1. Now – how about YOU? What do YOU bring to this union? What promises will you make? Take another sheet of paper, and write them down – don’t worry about spelling, grammar, or anything else at this point. Just write down 4-5 things you want to promise this very special person with whom you want to spend your life. For example:

    • Do you promise to be there in bad times as well as good?

    • Do you promise to be faithful with your body as well as with your mind and heart?

    • Do you promise to support your partner even when he/she isn’t perfect?

    • Do you promise to share all of your resources? Some?

    • What if he/she gets sick? What if you have a serious fight?

    • You get the idea . . . what are you promising in this union?

       

  2. Think about the language you will use to claim your partner and name your relationship. When you introduce your beloved, what words will you use? Husband? Wife? Spouse? Partner-for-Life? What energy does each of these have for you? If you don’t like one for some reason, throw it out… but before you start writing you vows, decide what language you will use. This is a decision you need to make together, so start early, and give this as much time as it takes.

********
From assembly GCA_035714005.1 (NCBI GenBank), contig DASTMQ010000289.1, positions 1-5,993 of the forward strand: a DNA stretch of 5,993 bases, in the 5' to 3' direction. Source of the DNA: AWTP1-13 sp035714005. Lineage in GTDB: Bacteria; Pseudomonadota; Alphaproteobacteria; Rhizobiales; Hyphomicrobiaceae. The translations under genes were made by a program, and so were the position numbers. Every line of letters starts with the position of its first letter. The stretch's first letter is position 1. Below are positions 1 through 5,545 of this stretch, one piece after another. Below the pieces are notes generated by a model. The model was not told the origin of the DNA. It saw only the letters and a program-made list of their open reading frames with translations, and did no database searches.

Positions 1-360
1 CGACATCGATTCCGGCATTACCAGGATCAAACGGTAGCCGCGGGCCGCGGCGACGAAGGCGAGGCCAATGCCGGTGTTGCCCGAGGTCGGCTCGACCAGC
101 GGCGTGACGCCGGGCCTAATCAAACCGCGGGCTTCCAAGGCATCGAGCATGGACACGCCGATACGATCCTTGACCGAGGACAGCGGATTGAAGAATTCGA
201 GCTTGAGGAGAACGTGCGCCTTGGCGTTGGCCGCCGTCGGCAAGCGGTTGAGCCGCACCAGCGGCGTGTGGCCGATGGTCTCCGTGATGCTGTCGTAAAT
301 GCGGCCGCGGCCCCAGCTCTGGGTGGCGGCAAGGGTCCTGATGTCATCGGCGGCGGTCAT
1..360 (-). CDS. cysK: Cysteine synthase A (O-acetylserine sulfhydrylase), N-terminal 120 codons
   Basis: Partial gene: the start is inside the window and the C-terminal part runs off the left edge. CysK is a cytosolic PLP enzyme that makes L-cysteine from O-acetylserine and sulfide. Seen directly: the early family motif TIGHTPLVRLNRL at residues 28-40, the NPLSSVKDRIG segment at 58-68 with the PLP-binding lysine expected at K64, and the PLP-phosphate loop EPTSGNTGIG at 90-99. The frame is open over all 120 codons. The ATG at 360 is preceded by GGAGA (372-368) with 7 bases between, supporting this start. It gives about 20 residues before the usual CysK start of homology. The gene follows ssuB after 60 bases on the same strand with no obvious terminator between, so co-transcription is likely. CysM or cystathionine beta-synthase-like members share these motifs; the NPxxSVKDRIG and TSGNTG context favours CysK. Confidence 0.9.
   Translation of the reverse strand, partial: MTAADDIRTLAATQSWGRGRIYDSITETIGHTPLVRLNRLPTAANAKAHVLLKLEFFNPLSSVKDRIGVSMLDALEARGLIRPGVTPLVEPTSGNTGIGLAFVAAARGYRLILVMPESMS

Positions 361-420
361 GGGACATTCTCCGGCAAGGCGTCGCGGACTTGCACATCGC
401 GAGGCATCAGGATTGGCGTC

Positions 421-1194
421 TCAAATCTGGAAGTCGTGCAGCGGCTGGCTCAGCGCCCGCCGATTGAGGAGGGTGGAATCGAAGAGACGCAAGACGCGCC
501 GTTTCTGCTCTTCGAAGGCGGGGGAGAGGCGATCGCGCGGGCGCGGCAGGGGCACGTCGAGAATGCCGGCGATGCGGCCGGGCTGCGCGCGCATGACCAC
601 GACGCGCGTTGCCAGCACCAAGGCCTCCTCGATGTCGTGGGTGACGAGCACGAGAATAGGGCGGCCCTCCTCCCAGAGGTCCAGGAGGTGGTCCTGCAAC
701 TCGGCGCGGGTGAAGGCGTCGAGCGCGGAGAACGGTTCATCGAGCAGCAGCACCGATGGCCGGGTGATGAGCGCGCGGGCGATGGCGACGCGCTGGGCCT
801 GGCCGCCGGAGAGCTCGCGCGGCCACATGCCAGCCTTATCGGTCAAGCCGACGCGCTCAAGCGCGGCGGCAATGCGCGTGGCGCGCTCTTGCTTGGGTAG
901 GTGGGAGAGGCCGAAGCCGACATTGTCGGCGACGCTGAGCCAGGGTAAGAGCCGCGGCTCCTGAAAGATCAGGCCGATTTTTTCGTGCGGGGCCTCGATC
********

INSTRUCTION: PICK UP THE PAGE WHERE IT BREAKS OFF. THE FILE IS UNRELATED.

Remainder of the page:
3. OK, after you’ve done steps 1-3, and you have at least two pages of writing and one decision made – set it all aside. Do something else, preferably with your partner, and preferably fun. Just like Christmas trees, weddings can get too much “stuff” hung on them. Make yours beautiful by stepping aside from the stress for a day or two. Go out and remember WHY you love - go and play.

     

  4. All done? Now it’s time to make a big decision: Are each of you going to write your own vow, or do you each want to say the same thing? You absolutely don’t have to! But here’s a trick: If you’re each creating your own unique vow, why not insert a sentence at the end symbolizing the fact that you come together as unique individuals, and, without surrendering your individuality, you are creating a beautiful, shared union.